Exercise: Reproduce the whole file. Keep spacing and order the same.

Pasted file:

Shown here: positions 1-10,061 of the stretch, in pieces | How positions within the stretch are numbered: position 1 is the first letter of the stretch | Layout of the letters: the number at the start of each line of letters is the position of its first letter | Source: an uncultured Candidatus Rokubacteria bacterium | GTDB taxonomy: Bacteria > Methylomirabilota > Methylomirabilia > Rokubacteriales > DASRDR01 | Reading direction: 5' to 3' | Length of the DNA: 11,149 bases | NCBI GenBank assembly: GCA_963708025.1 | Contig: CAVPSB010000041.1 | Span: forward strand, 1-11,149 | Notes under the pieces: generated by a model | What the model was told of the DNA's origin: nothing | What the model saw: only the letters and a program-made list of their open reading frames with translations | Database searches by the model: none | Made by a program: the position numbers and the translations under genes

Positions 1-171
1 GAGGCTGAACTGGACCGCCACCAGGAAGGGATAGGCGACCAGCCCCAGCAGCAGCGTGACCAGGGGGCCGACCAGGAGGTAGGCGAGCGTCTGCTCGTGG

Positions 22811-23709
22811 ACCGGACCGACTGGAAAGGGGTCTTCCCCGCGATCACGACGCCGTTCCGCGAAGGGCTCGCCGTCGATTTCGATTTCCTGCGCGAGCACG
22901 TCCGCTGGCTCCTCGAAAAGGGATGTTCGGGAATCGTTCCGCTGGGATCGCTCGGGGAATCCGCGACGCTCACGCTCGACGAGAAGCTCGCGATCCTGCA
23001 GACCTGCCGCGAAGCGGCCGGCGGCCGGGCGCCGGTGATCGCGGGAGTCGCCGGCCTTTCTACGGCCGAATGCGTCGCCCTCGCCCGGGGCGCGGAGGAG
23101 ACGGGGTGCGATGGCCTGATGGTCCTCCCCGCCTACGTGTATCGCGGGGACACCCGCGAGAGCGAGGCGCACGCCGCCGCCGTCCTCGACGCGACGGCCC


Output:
Shown here: positions 1-10,061 of the stretch, in pieces | How positions within the stretch are numbered: position 1 is the first letter of the stretch | Layout of the letters: the number at the start of each line of letters is the position of its first letter | Source: an uncultured Candidatus Rokubacteria bacterium | GTDB taxonomy: Bacteria > Methylomirabilota > Methylomirabilia > Rokubacteriales > DASRDR01 | Reading direction: 5' to 3' | Length of the DNA: 11,149 bases | NCBI GenBank assembly: GCA_963708025.1 | Contig: CAVPSB010000041.1 | Span: forward strand, 1-11,149 | Notes under the pieces: generated by a model | What the model was told of the DNA's origin: nothing | What the model saw: only the letters and a program-made list of their open reading frames with translations | Database searches by the model: none | Made by a program: the position numbers and the translations under genes

Positions 1-171
1 GAGGCTGAACTGGACCGCCACCAGGAAGGGATAGGCGACCAGCCCCAGCAGCAGCGTGACCAGGGGGCCGACCAGGAGGTAGGCGAGCGTCTGCTCGTGG

Positions 22811-23709
22811 ACCGGACCGACTGGAAAGGGGTCTTCCCCGCGATCACGACGCCGTTCCGCGAAGGGCTCGCCGTCGATTTCGATTTCCTGCGCGAGCACG
22901 TCCGCTGGCTCCTCGAAAAGGGATGTTCGGGAATCGTTCCGCTGGGATCGCTCGGGGAATCCGCGACGCTCACGCTCGACGAGAAGCTCGCGATCCTGCA
23001 GACCTGCCGCGAAGCGGCCGGCGGCCGGGCGCCGGTGATCGCGGGAGTCGCCGGCCTTTCTACGGCCGAATGCGTCGCCCTCGCCCGGGGCGCGGAGGAG
23101 ACGGGGTGCGATGGCCTGATGGTCCTCCCCGCCTACGTGTATCGCGGGGACACCCGCGAGAGCGAGGCGCACGCCGCCGCCGTCCTCGACGCGACGGCCC